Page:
Thursday, 30 May, 2024
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Tembisa Hospital tender prices were upped by 2 000%

Investigations into the rampant corruption at Tembisa Hospital through fake and forged documentation have uncovered further intricate networks through which companies inked to extraction syndicates won lucrative contracts and grossly inflated their prices.

Nearly 900 pages of bid documents, quotations and purchase orders reveal how the hospital’s procurement system was captured and pillaged, with Gauteng Department of Health boss Lerato Madyo and Tembisa Hospital CEO Ashley Mthunzi signing off on contracts with wildly inflated prices, and overlooking blatant discrepancies, including forged documents.

In one instance, found News24, the price of surgical drapes was inflated by almost 2 000%, and the cost of a 12.5 litre heavy duty bucket, normal price R189.75, ballooned to an eye-watering R9 800.

Last month, the two were charged with misconduct during internal disciplinary action arising from 13 transactions they approved, among more than 1 000 dubious payments flagged by provincial financial manager Babita Deokaran before her murder. They face dismissal if found guilty.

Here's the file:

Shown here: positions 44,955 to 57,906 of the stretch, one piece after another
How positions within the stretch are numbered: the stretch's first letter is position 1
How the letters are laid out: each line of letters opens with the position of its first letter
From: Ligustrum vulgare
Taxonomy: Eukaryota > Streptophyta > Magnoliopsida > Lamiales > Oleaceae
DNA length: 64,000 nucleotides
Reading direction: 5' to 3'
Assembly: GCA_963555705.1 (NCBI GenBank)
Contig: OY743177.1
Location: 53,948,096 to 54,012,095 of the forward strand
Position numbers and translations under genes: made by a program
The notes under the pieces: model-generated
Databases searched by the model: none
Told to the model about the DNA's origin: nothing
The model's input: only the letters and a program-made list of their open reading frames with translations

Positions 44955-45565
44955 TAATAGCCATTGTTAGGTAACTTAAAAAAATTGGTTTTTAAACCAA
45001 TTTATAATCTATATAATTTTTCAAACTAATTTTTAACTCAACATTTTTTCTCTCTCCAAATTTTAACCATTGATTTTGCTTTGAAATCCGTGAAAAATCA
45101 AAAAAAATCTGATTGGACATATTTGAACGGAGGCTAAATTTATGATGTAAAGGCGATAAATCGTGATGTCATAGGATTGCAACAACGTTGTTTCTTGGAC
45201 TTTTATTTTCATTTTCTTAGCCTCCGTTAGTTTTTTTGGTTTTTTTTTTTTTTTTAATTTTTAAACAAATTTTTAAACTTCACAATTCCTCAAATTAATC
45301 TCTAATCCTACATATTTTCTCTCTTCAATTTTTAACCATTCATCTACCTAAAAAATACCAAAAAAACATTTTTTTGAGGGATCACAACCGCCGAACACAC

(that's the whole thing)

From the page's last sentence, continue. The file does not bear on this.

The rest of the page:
The contracts were awarded to companies which form part of complex syndicates, first exposed by News24, that extracted more than R1bn from the hospital, according to a preliminary report filed by the Special Investigating Unit (SIU) in December last year.

A comparison of prices paid by Tembisa Hospital against a universal private sector benchmark found it was paying a premium for everything, from surgical implements to frozen chicken.

For 13 tenders, Tembisa Hospital paid R5.6m. Had it used competitive pricing from the private sector, it would have paid less than half of that. More jarring is that these benchmark prices are higher than those available to the hospital through transversal government contracts.

In May 2021, Mthunzi green-lighted the purchase of 100 surgical drapes for R475 000 from a company called Olimocraft, and in June the payment was approved by Madyo. This equates to R4 750 per drape that, if bought by a private hospital, would cost less than R240 each.